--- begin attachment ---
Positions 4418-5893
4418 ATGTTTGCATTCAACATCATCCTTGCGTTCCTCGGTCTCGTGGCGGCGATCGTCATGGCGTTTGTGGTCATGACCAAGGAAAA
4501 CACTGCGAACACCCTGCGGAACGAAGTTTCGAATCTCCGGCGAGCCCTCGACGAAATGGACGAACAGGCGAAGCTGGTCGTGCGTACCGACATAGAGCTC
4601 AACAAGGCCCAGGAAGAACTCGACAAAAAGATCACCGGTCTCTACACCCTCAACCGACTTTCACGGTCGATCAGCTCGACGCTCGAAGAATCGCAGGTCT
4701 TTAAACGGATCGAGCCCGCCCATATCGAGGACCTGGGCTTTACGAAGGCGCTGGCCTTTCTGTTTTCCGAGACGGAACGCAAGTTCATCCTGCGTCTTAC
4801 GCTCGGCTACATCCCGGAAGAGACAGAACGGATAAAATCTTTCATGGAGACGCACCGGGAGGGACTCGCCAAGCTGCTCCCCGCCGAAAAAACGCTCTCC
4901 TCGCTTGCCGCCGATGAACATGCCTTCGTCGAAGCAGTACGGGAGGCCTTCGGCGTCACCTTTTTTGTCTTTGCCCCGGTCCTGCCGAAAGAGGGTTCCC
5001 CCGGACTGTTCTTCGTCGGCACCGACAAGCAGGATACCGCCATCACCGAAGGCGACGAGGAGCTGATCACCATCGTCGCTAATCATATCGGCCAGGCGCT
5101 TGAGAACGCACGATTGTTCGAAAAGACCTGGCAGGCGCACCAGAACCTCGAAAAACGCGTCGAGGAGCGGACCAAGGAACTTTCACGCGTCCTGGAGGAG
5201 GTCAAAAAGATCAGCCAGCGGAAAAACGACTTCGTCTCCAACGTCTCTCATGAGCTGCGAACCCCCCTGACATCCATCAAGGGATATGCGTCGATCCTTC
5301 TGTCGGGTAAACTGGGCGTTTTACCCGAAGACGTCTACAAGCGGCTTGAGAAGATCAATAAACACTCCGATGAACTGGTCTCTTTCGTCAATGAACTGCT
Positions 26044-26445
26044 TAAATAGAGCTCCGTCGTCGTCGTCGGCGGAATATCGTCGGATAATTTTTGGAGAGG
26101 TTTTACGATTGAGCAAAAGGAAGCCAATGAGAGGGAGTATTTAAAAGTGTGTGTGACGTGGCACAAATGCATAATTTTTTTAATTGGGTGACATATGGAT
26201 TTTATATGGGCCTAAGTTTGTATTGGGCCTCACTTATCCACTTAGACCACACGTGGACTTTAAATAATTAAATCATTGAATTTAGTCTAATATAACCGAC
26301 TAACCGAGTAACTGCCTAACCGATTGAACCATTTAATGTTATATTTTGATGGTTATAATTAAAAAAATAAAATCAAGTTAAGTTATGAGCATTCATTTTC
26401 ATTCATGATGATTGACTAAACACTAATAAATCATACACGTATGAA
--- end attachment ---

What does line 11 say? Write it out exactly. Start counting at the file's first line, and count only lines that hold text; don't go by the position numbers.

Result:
5301 TGTCGGGTAAACTGGGCGTTTTACCCGAAGACGTCTACAAGCGGCTTGAGAAGATCAATAAACACTCCGATGAACTGGTCTCTTTCGTCAATGAACTGCT